a nd lives fantasy
o fMAGIC STORY
By Will Fifield
“AS A READER, I”ve always felt that well-told
stories are really the closest we come to magic
in this world,” says Christopher Paolini, 24,
author of the bestselling epic fantasy series
The Inheritance Cycle. “I feel this even more as
Novels in Paolini’s series include Eragon
and Eldest, which together have sold more
than 12. 5 million copies, as well as Brisingr,
which will be released later this month.
Though sold as children’s books, The Inheritance Cycle, like C.S. Le wis’ The Chronicles
of Narnia series and J.R.R. Tolkien’s The
Lord of the Rings trilogy, appeals to readers of
all ages. Eragon, for instance, has been translated into 50 languages. Book sales for the
series have been so strong that the publisher,
Knopf Books for Young Readers, an imprint
of Random House, will have a first printing
of 2. 5 million copies, the company’s largest
initial run ever for a children’s book title.
While magic is a part of The Inheritance
Cycle, many people see more than a little en-
chantment at work in Paolini”s pat h to to
becoming an author. He began
writing Eragon when he was 15,
after graduating from an accredited
distance learning school. At the time,
he had been experimenting with writing from an outline. The now famous tome, he says, was actually a
test he devised for himself to see if h e
had the discipline to flesh out a boo k-length story from a detailed outline.
When he handed the draft of Eragon to
children in Paradise Valley, Montana, where
the family still resides, they felt the practice
novel had potential. They devoted themselves
to editing the story for about a year, then self-published the book through a print-on-demand company.
Paolini says that this commitment is part
of how his parents raised and educated him.
He’s quick to credit them for teaching him to
learn on his own and try big ideas. “If my sister, Angela, or I ever expressed an interest in
a certain subject, we were encouraged to pursue it, to really dive into it,” he says.
His parents made endless trips to the
public library to find information on the children’s subjects of interest, helping them
become experts in various fields.
“This [kind of learning] ultimately leads
to an attitude where you’re not afraid to
pursue your interests,” Paolini tells The
Connection. “It’s very liberating when you
realize that you don’t need other people to tell
you how to do something. If you want to
learn woodcarving, well, you can go get books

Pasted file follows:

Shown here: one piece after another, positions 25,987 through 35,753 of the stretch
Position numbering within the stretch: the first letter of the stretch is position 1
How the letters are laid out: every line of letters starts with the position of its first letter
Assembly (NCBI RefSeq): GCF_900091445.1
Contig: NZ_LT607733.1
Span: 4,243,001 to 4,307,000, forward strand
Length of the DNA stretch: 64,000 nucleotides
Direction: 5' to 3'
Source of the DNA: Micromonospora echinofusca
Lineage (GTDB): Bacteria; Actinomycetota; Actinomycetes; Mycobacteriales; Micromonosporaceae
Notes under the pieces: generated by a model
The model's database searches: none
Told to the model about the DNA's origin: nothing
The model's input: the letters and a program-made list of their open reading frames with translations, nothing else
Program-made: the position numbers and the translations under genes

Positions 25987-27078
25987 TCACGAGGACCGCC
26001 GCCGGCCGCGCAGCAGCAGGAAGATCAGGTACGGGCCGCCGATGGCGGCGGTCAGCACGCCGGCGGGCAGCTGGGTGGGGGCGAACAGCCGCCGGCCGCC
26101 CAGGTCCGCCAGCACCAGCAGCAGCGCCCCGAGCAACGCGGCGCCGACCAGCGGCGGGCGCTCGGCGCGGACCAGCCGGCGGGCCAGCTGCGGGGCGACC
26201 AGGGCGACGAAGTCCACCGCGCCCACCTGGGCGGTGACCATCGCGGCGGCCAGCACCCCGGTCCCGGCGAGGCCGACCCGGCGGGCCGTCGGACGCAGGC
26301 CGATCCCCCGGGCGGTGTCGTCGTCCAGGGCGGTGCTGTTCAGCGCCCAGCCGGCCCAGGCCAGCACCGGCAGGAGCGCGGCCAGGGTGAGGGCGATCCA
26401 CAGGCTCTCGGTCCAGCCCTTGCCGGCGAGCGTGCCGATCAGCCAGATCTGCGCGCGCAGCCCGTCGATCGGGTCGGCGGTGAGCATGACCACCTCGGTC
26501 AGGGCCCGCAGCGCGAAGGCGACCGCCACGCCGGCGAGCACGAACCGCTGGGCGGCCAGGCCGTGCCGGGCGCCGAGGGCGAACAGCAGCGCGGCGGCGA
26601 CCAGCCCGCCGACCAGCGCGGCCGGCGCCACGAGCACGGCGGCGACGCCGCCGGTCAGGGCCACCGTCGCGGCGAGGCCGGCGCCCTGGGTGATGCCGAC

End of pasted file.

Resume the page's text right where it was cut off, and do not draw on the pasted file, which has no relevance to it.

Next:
and teach yourself woodcarving. Or physics.
Or math. Or whatever the subject may be.”
After self-publishing Eragon, his parents
risked nearly everything to help their son
pro-motethebook. Theytookayearoff workand
the entire family became a marketing team,
driving around the country to promote it.
Paolini says that if the book had taken much
longer to become profitable, the family would
have had to sell their house, move to a city
and take regular jobs.
novelist Carl Hiaasen read Eragon after Ryan,
his stepson, raved about it. Hiaasen liked the
novel so much he recommended it to an
editor at his publisher, Random House. The
publisher purchased the rights to the entire
series, and Paolini has been working on it
“If not for what he [Hiaasen] did
recommending Eragon to an editor at Random
House, none of this would have played out
quite the way it has with the series,” Paolini
says. “I am definitely in his debt for that.
“The whole experience with the series has
been 90 percent incredibly hard work and 10
percent incredible luck.” Not to mention a
little magic. C
The Costco Connection
Christopher Paolini’s Brisingr will be available in most warehouses and at costco.com
COSTCO HAS 25 signed copies of
Christopher Paolini’s Brisingr and Jamie
L ee Curtis’ Big Words for Little
P eople ( see page 42) to give
a way. To enter, print the name
o f the book you hope to win,
y our name, membership
number, address and daytime umber, address and daytime
p hone number on a postcard
o r letter and send it to: Book
Beat, The Costco Connect-i on, P.O. Box 34088, Seattle,
W A 98124-1088. Or send
an e-mail to
with “Book Beat” in the subject line.
No purchase is necessary. Open to legal
residents of the U.S. (except Puerto Rico) who
are age 18 or older at the time of entry and
who are current Costco members. One entry
per household. Entries must be received or
postmarked by October 1, 2008. Winners will
be randomly selected and notified by mail
on or before November 1, 2008. The value
of the prizes are $27.50 and $16.99 (
respectively). Void where prohibited. Winners are
responsible for all applicable federal, state and
local taxes. Odds of winning depend on the
number of eligible entries received. Employees
of Costco, Random House and HarperCollins and their families are not eligible.